What brings you to Columbia’s Rare Book & Manuscript Library?
When I heard that Chris Claremont was donating all his material to the University I knew that I had to go check it out. Even though CU is not exactly ‘around the corner’ from my home. I wanted to have a look behind the curtains — his work process; nixed ideas; unpublished stories… any and every cool piece of information I could mine during those few days.
How long have you been using RBML materials (for this and/or previous research)?
A few days in December 2019, right before the world turned upside down in 2020. And again for a few more days in 2023. If I could, I’d go more often. There is still some material I’d like to cover.
What have you found? Did you come here knowing this material was here?
A more appropriate question would be what I didn’t find. Chris donated plots and full-scripts of some of my favourite (and less favouirte) stories. Proposals for arcs and projects that didn’t get greenlit. Correspondence with editors. Character models by some of the industry’s best pencilers. Essenetly, I think he dropped off virtually almost every scrap of paper he’d ever had including and not limited to cheques, grocery lists, address books, personal correspondence, etc. It’s wild.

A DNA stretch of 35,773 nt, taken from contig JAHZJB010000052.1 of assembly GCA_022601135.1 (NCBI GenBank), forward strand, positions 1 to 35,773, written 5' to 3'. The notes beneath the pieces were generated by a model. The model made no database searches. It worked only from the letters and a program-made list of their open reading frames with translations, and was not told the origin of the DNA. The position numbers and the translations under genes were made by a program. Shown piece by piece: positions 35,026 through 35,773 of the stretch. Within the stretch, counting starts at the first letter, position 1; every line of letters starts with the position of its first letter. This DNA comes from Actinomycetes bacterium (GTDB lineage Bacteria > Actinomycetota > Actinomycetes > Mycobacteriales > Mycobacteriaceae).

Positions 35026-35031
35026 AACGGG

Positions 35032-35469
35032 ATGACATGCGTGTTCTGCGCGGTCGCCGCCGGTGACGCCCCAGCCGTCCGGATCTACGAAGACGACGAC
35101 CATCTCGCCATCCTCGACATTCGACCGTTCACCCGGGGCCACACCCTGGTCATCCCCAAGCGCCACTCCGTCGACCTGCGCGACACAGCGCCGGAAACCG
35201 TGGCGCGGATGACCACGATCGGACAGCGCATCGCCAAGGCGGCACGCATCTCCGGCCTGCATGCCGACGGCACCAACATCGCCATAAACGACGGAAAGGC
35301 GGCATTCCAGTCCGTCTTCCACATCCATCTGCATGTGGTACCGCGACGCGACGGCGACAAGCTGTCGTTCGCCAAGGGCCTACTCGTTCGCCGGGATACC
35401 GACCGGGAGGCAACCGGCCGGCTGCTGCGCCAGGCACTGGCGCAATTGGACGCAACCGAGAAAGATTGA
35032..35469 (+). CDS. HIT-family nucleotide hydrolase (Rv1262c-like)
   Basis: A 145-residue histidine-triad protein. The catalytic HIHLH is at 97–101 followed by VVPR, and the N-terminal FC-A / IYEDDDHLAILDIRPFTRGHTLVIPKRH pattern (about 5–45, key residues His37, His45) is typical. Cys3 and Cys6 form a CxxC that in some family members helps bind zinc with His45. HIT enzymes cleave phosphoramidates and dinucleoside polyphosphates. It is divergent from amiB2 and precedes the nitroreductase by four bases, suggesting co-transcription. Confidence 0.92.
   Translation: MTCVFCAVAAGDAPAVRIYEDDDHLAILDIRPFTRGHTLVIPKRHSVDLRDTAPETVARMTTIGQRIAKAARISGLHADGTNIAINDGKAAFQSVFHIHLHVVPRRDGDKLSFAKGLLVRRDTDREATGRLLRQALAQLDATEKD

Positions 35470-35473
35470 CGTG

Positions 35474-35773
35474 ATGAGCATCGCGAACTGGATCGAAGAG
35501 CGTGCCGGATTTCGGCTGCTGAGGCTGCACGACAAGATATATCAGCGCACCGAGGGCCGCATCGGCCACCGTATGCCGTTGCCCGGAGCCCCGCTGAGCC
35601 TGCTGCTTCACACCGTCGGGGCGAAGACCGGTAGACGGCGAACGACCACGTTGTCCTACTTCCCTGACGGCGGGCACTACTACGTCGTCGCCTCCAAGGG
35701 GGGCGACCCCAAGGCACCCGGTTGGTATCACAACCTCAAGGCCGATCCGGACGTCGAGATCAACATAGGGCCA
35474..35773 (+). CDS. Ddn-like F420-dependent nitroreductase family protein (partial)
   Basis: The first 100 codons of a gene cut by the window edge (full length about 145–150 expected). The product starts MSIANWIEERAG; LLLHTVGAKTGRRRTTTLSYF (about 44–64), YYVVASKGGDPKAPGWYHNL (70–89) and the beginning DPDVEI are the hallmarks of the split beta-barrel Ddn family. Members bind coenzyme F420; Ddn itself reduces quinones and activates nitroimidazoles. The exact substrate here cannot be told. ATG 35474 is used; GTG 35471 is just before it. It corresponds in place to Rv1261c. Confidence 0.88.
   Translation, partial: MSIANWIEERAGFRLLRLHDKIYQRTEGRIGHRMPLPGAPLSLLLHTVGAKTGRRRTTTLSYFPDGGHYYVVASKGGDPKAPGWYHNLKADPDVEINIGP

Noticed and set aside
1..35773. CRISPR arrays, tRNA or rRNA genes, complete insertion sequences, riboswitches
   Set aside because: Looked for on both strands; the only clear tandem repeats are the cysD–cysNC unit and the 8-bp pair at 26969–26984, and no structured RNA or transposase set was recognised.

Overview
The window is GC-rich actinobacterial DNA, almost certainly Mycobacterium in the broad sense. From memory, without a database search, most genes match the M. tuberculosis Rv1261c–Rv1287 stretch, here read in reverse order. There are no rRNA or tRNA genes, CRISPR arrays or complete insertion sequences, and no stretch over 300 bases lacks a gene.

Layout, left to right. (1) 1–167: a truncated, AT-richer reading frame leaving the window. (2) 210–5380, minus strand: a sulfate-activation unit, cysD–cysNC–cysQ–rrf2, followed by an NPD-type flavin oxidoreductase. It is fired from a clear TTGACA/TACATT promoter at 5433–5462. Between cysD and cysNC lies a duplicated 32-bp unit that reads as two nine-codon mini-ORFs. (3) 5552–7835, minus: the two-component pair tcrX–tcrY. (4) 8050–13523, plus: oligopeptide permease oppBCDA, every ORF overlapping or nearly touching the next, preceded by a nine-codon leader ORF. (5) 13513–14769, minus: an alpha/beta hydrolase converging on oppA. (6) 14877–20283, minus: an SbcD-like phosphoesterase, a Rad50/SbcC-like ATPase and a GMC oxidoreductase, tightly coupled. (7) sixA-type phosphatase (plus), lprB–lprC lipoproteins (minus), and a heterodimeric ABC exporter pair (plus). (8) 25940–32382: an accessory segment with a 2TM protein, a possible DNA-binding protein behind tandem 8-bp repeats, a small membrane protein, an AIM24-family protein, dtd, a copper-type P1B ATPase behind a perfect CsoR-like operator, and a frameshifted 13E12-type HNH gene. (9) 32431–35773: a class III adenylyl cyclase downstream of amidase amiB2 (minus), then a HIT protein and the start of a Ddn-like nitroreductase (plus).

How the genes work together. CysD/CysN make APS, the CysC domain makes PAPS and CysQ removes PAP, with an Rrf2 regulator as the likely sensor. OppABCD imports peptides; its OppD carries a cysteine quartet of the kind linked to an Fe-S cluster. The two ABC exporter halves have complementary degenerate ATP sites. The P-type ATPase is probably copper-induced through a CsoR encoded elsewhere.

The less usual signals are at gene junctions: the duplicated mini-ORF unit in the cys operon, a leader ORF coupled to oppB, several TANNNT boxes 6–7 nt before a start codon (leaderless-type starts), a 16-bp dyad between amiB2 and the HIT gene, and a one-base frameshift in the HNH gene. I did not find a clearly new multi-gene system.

What have you found that’s surprised or perplexed you?
I did expect this, but to actually see it — how detailed his plots are — and the way that he describes his characters to the artists. I knew he loved these characters but to actually read his descriptions of them. It also confirmed/validated my own interpretation/understanding of the characters. Here’s an example:
Additionally, I was surprised that he’d kept my design-sheet that I sent him through Marvel — and even used it in an issue! But the higher-ups made the creative team take it out and replace it with something else for legal reasons, despite the waiver attached to it. Oh well, at least I got to see it in his archive.
What advice do you have for other researchers or students interested in using RBML’s special collections?
With regards to the Claremont Archive? Come ready. Pick a specific character or several, or/and an era(s), project(s) that you’re most interested in to focus on in your research. Make a *list* of what you want to see. Pick the boxes wisly. Be as organised and as focused as possible otherwise I think that you risk being overwhelmed by the sheer volume of stuff. Like I said, he essentially donated *everything.*
Kudos to Karen Green for making sense of everything and making it all approachable.
Also — get comfortable; come as early as possible, leave as late as possible. And have fun!